M1 Mφs are induced to develop by the Th1-derived cytokine IFN-γ alone or in combination with other macrophage-activating cytokines (TNF-α and GM-CSF) and certain microbial stimuli such as LPS. In contrast to this, Th2-derived cytokines, IL-4 and IL-13, have been demonstrated to generate M2 Mφs [11,14]. M2 Mφs consist of four subpopulations: M2a Mφs (called “alternatively activated Mφs”) induced with IL-4 and IL-13; M2b Mφs (called “type II-activated Mφs”) induced with an immune complex and TLR/IL-1 receptor ligands via Fc receptors, complement receptors, and TLR; M2c Mφs generated in response to IL-10 and glucocorticoid hormones; and M2d Mφs characterized by an IL-10high, IL-12low M2 profile with some features of tumor-associated Mφs [6,7,12,16-20]. However, Murray’s proposal regards the M2a, M2b, M2c, M2d categories as inadequate, because they cause unnecessary complexity in understanding the modes of M2 polarization .
In general, M1 and M2 Mφ populations have distinct phenotypes because of differential profiles of gene expression as shown in Table 1 . Firstly, typical M1 Mφs possess a phenotype with high-level production of IL-12 and IL-23 but low-level expression of IL-10. They are efficient producers of cytotoxic effector molecules, such as Reactive Oxygen Intermediates (ROIs) and Reactive Nitrogen Intermediates (RNIs) and inflammatory cytokines, including IL-1β, TNF-α, and IL- 6. Thus, M1 Mφs participate as inducer and effector cells in polarized Th1 responses and play roles in resistance against bacterial pathogens and tumors [11-13]. In contrast, the various forms of M2 Mφs share a phenotype with low-level production of IL-12 and IL-23 but highlevel expression of IL-10. In general, M2 Mφs, typically M2a Mφs, are characterized by low-level production of proinflammatory cytokines such as IL-1β, TNF-α, and IL-6. However, M2b Mφs, which are characterized by high-level of IL-10 and CD86 expression, but lowlevel IL-12 and arginase 1 expression, are effective producers of IL-1β, TNF-α, and IL-6, as in the case of M1 Mφs [12,17,20,22]. In addition, M2b Mφs retain high level expression of inducible Nitric Oxide Synthase (iNOS) and RNI production [14,20]. Generally, M2 Mφs have high levels of mannose (typically M2a and M2c Mφs), scavenger (typically M2c Mφs), and galactose-type receptors. In addition, M1 Mφs and the various forms of M2 Mφs have distinct chemokine and chemokine receptor repertoires . Notably, M2 Mφs principally play important roles in polarized Th2 reactions. For instance: (1) they promote the killing and encapsulation of parasites; (2) they promote tumor progression and tissue repair and remodeling; and (3) they have immunoregulatory and anti-inflammatory functions [11,24]. In addition, it has been reported that M2 Mφs inhibited the generation of M1 Mφs .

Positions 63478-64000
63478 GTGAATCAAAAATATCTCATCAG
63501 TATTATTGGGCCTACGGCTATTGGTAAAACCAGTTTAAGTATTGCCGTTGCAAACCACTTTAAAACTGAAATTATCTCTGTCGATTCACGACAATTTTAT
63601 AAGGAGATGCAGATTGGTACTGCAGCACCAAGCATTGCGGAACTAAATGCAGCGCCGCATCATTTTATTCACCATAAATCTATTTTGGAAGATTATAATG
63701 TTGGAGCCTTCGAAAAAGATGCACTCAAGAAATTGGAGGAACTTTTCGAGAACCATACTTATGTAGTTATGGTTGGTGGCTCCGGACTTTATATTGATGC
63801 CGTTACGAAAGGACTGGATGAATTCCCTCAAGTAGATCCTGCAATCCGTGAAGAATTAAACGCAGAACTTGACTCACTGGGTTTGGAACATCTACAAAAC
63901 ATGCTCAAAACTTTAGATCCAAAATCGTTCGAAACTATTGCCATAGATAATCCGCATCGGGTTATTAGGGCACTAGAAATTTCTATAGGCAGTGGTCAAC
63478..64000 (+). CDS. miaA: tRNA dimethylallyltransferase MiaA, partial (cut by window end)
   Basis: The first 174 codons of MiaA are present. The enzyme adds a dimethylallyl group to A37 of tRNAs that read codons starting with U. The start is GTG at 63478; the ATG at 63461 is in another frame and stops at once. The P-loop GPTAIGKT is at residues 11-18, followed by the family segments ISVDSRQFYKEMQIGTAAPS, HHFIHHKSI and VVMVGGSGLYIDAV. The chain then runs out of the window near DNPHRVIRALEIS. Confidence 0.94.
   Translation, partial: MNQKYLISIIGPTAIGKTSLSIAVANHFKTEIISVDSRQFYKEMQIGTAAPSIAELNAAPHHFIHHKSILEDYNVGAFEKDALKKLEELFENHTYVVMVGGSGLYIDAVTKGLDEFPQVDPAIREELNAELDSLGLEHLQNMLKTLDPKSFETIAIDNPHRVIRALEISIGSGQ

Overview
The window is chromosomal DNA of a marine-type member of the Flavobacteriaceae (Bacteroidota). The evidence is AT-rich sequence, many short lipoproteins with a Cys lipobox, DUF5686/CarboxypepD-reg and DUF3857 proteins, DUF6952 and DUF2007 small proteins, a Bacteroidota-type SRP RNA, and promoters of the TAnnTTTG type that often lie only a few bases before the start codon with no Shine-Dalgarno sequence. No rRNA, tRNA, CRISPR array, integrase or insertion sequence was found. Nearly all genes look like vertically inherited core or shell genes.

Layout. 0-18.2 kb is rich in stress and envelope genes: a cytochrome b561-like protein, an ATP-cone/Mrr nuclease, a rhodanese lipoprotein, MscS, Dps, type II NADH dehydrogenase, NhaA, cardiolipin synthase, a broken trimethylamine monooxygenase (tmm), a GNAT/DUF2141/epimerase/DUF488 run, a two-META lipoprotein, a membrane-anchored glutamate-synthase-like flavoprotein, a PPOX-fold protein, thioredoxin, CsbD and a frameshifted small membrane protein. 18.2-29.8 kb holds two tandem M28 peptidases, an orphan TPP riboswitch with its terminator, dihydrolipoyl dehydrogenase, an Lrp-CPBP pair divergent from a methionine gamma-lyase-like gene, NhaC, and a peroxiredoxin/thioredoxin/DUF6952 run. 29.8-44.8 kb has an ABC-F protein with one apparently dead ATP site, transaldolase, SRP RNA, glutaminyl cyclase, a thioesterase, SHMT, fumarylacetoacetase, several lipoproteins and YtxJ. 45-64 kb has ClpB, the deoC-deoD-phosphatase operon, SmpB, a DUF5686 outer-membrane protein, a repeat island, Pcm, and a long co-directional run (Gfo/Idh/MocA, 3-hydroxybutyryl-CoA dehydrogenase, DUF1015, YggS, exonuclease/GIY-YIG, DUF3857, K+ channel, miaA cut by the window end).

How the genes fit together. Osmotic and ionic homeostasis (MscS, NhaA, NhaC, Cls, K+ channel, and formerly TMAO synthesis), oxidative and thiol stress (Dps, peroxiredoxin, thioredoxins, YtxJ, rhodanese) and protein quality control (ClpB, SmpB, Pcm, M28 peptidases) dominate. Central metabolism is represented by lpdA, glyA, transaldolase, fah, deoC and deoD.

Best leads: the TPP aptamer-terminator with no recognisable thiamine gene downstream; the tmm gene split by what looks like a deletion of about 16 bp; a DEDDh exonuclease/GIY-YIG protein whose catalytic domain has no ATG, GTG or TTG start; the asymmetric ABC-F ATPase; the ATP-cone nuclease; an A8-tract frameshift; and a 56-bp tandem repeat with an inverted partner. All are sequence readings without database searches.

High-level expression of enzymes, receptors, etc.
High-level production of cytokines, chemokines, and other molecules
IFN-γ, TNF-α, LPS
iNOSb, CD80, CD86, IL- 1RI, IL2Rα, IL-7R, IL-15Rα, CCR7,TLR2, TLR4, FcR, MHC II, IPD, Batf2, COX-2
TNF-α, Type 1 IFN, IL-1β, IL-6, IL-12, IL-23, CCL2, 3, 4, 5, 8, 9, 10, 11, 15, 19,CXCL9, 10, 11, 16,ROI, RNI
Arg-1c, Ym1c, Fizz1c, CD163, IL-1R II, CXCR4, TLR5, MHC II, MR, SR,COX-1, galectin-3
TGF-β, IL-10, IL-1ra, CCL13, 17, 18, 22, 23, 24, polyamine
ICs, LPS, TLR, IL-1R ligand
iNOS, CD86, MHC II, MR
TNF-α, Type 1 IFN, IL-1β, IL-6, IL-10, CCL1, ROI, RNI
GCs, IL-10, TGF-β
Arg-1, CD163, CD14, CCR2, TLR1, TLR8, MR, SR, galectin-3
TGF-β, IL-10, IL-1ra, polyamine
M2d macrophages (TAM)
IL-6, LIF, MCF
CD14, CD163, VEGF, ILT3, VTCN1
TGF-β, IL-10, CCL18, polyamine
aPrevious findings described in the following papers are summarized: in References [7,11,12,16-23].
bAbbreviations Used: iNOS: inducible Nitric Oxide Synthase; IL-1R: IL-1 Receptor; TLR: Toll-Like Receptor; FcR: Fc Receptor; IPD: Indoleamine-Pyrrole 2,3 Dioxygenase; Batf2: Basic leucine zipper transcription factor 2; COX: Cyclooxygenase; ROI: Reactive Oxygen Intermediates; RNI: Reactive Nitrogen Intermediates; Arg-1: Arginase-1; Ym1: M2-associated chitinase-like protein; Fizz1: cysteine-rich secreted protein FIZZ1 found in inflammatory zone (resistin-like molecule-α); IL-1ra: IL-1 receptor antagonist; MR: Mannose Receptor; SR: Scavenger Receptor; ICs: Immune Complexs; GCs: Glucocorticoids; LIF: Leukocyte Inhibitory Factor; MCF: Macrophage Chemotactic Factor; VEGF: Vascular Endothelial Growth Factor; ILT3: Ig-Like Transcript 3; VTCN1: V-set domain-containing T-Cell activation inhibitor; TAM: Tumor-Associated Macrophage.